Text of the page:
Welcome to week 214! The articles below caught my attention this week. Please note that what are intended to be relatively objective “briefs” are preceded by dashes (——–), whereas additional material or relatively subjective comments are preceded by asterisks (********). The links to articles preceded by [SR] require a subscription to be read in their entirety, although complete articles may frequently be found by a title search.
You can find a pdf of this issue, a cumulative pdf for issues 1-208, and a cumulative pdf for issues 209-present at: https://sites.google.com/site/brucedeanlarson/the-invisible-forces.
(22 May 2015): “Egg Prices Jump as Bird Flu Spreads” [SR](http://www.wsj.com/articles/bird-flu-outbreak-decimates-egg-laying-flocks-1432237046)
——–“The financial toll of the worst U.S. bird-flu outbreak in history is soaring, forcing some poultry companies to suspend operations and boosting prices for eggs and turkeys as supplies tighten. . . . Avian influenza has resulted in the deaths or extermination of at least 38.9 million birds . . . Of that total, more than 32 million are egg-laying hens, accounting for about 10% of the U.S. egg-laying flock.” Consequently, “The wholesale price of ‘breaker’ eggs—the kind sold in liquid form to restaurants like McDonald’s Corp., food-service supplied Sysco Corp. and packaged-food producers—nearly tripled in the past month to a record $2.03 a dozen on Thursday . . . U.S. prices for wholesale large shell eggs, those sold at the grocery store, have jumped 85% to $2.20 a dozen in the Midwest.” With eggs, “the problem is greatly complicated by the way the American industry is concentrated in the hands of relatively few producers.” According to Chad Gregory, president of trade group United Egg Producers, farms on average contain 1.5 million birds—“When the virus is confirmed in one hen house, birds in all of the other nearby houses typically have to be killed to prevent further spread.” According to Brian Moscogiuri, who follows the egg market for Urner Barry, the price changes that have resulted in the egg industry are “completely unprecedented.”
********Urner Barry “has quoted [egg] industry prices for 150 years.” You can learn more about it at: http://www.urnerbarry.com/. One has to wonder if the epidemiological consequences of large-scale agriculture have been truly factored into the cost and pricing of many foods, in particular eggs.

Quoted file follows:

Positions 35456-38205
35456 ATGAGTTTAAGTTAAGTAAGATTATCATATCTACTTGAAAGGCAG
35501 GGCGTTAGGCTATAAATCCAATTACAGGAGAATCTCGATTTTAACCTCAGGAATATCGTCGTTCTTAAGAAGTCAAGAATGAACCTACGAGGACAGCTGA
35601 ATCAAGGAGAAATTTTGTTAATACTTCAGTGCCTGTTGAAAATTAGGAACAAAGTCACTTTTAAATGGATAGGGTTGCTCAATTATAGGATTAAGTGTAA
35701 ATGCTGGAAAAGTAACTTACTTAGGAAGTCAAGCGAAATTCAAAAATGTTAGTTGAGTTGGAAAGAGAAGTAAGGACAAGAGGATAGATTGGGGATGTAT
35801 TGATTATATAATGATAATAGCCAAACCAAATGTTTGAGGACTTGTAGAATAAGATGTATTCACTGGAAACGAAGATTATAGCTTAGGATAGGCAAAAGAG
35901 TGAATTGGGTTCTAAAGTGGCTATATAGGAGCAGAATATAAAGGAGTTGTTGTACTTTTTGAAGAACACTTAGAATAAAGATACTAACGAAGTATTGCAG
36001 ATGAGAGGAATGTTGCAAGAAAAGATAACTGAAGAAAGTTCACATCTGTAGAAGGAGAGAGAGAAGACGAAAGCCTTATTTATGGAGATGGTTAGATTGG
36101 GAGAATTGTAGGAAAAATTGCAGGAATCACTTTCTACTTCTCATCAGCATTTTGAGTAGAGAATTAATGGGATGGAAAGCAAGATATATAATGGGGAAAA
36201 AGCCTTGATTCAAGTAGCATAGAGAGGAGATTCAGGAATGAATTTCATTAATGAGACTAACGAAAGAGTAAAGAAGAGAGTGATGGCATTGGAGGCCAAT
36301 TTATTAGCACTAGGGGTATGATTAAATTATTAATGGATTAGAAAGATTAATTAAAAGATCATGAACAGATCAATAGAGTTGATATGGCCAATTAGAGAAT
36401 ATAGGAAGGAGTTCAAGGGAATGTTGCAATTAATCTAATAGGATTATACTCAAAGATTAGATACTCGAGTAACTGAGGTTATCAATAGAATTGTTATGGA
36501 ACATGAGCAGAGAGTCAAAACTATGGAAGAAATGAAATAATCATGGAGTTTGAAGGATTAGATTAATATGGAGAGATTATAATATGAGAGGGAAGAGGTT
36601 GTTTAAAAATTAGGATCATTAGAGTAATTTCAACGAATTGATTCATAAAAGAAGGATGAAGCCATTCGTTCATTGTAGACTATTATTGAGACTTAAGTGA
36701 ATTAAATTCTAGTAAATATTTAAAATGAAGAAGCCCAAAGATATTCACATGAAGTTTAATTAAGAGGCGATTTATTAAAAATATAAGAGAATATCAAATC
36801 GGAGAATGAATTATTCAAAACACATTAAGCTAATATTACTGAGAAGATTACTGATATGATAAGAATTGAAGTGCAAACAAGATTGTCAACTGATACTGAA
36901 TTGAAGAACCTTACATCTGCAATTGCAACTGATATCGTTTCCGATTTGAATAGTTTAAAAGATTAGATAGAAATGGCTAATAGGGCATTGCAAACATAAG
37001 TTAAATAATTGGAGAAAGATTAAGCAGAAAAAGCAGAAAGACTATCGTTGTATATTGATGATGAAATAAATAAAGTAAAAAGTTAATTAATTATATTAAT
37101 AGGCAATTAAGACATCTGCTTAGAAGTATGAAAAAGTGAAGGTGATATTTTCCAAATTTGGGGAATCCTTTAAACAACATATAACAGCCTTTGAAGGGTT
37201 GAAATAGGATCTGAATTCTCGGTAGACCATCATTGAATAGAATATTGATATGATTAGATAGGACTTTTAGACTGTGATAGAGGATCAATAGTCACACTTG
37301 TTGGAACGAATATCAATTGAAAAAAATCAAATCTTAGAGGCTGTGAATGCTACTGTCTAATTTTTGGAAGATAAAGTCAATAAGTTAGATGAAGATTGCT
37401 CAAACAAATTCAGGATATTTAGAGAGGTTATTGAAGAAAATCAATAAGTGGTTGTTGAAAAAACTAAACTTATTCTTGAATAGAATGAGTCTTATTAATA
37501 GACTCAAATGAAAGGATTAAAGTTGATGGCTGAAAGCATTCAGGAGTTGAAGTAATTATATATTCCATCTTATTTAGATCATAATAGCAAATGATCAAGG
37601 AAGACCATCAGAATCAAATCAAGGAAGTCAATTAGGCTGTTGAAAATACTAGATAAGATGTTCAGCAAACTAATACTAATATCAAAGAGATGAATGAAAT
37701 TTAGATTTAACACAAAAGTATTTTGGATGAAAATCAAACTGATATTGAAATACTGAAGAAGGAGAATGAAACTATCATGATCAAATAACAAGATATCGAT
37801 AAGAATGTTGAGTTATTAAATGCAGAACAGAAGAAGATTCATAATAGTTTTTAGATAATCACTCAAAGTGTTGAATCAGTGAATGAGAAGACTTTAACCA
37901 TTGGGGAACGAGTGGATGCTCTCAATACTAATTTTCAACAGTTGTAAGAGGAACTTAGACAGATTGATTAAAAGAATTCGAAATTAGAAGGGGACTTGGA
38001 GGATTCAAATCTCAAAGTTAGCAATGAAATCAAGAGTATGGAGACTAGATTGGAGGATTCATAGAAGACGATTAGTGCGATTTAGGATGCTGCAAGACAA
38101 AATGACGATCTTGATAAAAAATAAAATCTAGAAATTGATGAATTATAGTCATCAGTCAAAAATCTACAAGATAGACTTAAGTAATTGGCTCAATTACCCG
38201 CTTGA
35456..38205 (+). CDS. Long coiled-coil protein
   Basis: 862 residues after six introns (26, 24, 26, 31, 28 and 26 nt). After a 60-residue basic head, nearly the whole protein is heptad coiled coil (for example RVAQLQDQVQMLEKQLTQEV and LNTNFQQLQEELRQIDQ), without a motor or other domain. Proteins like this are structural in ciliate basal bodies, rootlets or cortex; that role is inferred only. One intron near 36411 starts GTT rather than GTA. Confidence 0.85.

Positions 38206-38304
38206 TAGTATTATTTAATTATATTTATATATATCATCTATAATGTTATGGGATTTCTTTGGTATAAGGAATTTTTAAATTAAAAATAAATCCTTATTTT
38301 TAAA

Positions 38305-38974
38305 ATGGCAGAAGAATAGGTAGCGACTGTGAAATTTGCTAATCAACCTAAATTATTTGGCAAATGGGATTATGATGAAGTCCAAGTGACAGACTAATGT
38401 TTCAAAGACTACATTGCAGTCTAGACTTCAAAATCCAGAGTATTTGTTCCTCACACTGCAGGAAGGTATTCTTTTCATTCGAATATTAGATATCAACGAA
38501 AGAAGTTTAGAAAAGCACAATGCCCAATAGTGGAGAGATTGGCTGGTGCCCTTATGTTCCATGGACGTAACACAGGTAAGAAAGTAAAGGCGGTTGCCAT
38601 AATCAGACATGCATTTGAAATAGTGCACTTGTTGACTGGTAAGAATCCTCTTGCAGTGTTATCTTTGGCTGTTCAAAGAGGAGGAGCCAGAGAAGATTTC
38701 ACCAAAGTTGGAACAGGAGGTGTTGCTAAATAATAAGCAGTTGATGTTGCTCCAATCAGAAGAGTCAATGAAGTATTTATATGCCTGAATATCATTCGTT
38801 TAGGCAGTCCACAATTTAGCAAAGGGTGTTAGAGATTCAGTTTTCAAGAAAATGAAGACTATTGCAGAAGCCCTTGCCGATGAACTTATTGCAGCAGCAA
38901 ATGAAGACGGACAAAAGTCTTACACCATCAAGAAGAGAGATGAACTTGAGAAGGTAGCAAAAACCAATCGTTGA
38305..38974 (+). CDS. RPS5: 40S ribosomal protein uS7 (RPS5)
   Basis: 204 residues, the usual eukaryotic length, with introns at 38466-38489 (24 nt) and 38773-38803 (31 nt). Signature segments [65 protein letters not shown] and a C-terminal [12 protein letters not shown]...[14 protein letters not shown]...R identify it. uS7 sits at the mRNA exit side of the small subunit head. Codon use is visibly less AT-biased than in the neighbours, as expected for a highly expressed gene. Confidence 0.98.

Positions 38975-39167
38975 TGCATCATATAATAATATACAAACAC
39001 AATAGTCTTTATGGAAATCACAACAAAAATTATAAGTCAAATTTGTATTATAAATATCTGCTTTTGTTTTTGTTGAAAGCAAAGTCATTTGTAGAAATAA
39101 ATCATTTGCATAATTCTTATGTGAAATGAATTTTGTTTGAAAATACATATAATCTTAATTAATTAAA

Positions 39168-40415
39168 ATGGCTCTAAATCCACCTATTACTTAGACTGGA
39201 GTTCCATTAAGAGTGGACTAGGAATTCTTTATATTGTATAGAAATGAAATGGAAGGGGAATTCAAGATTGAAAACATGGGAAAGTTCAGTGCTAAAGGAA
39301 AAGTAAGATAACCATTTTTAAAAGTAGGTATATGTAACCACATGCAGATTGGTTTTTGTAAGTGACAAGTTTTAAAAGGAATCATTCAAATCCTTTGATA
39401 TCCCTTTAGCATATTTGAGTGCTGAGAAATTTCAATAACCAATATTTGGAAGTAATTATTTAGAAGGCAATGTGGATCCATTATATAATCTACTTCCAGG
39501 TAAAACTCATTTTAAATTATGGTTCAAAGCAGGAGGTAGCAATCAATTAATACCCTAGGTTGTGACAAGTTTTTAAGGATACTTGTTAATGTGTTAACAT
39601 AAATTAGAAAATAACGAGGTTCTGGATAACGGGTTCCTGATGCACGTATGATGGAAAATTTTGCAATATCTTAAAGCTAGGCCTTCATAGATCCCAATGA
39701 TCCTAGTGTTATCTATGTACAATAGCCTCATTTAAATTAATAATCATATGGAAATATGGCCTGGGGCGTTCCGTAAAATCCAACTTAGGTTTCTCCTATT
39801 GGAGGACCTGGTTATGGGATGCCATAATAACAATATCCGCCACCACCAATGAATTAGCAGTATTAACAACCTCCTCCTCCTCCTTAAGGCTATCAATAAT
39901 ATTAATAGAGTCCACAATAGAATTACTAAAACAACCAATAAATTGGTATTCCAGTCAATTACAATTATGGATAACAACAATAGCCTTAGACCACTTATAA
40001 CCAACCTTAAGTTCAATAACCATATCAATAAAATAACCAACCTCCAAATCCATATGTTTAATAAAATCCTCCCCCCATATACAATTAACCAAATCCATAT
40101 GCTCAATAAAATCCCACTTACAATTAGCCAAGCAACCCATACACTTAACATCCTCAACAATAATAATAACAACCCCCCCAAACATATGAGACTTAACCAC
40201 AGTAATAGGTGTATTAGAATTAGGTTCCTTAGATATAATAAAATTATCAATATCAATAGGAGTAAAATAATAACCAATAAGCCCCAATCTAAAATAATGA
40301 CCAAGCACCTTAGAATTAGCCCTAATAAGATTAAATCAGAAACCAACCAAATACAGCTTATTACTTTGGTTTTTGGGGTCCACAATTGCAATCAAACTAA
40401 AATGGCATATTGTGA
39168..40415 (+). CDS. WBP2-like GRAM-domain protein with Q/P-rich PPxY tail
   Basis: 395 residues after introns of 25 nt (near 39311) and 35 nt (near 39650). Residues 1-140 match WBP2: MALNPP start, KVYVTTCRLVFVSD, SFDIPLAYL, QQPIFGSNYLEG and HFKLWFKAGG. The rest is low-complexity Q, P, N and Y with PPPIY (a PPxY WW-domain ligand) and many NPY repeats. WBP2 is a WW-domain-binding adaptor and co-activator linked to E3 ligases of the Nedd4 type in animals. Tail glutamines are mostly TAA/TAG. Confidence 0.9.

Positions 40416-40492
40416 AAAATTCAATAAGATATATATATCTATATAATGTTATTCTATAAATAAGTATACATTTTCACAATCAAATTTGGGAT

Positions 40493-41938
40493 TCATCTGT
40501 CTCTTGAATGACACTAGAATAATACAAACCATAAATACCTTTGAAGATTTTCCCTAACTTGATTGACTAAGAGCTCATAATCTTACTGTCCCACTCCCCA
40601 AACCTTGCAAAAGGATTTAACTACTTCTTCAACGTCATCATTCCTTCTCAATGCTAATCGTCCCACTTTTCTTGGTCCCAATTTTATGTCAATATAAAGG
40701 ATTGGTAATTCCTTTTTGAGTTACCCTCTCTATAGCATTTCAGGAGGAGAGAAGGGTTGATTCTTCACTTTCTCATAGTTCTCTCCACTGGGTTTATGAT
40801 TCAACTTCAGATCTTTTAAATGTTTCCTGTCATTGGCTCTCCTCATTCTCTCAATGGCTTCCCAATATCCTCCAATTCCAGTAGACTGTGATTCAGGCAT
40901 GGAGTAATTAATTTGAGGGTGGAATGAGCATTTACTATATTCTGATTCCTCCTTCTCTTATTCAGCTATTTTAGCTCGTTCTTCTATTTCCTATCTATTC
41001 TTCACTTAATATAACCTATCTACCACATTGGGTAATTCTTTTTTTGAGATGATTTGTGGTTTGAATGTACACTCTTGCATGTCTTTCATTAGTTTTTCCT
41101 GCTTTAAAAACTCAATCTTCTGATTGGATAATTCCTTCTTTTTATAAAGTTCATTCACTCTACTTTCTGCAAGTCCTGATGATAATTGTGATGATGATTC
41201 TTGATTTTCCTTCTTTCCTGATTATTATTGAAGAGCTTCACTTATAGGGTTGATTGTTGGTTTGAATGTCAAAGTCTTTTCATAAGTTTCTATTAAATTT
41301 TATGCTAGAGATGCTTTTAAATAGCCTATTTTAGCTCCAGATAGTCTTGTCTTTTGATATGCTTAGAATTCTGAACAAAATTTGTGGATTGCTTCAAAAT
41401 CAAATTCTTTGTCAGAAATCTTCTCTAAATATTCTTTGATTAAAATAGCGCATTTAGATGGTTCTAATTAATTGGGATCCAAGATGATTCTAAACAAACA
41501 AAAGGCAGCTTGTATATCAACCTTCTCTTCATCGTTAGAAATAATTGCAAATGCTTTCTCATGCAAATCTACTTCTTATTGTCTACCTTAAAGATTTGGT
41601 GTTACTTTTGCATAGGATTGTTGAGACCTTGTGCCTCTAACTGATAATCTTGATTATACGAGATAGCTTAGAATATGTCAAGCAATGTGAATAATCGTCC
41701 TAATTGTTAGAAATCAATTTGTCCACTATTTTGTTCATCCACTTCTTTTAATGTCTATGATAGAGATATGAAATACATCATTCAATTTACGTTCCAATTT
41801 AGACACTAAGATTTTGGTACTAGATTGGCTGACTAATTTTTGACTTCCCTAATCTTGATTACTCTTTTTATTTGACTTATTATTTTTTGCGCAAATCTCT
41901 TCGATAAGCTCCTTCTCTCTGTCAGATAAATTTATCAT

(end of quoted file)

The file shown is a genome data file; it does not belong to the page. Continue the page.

(22 May 2015): “Murray Energy to Lay Off Around 1,800 Workers” [SR](http://www.wsj.com/articles/murray-energy-to-lay-off-around-1-400-workers-at-nine-locations-1432242012)
——–“Coal miner Murray Energy Corp. is set to announce layoffs of around 1,800 workers at nine locations on Friday . . . dealing another blow to the coal-mining industry in Appalachia. The planned layoffs, which represents 20% of Murray’s workforce, will come mostly from mines in West Virginia and Ohio, a region already reeling from the impact of abundant natural gas and a global coal glut.” Murray Energy has been buying many of the coal mines in the region, “taking on debt to do more than $4 billion of acquisitions despite the competition. The company has been aiming to be the lowest-cost producer in the country to survive a lengthy downturn in coal prices that has pushed several companies into bankruptcy or the brink of it.” In a recent interview with The Wall Street Journal, Robert Murray, the CEO of Murray Energy, said he hoped to be “the last man standing in the coal industry.” At present, coal “fuels less than 40% of the country’s power, down from 49% in 2007.”
********I found it interesting to see Murray Energy purchasing more coal assets in a declining market. Currently Murray is “the country’s third biggest coal producer.” Will being the low-cost producer help at a time when coal prices “are permanently stuck below those of natural gas, which is suddenly plentiful and inexpensive thanks to shale drilling[?]”
(22 May 2015): “De Beers to Sell Diamond-Recovery Business in South Africa” [SR](http://www.wsj.com/articles/de-beers-to-sell-diamond-recovery-business-in-south-africa-1432231625)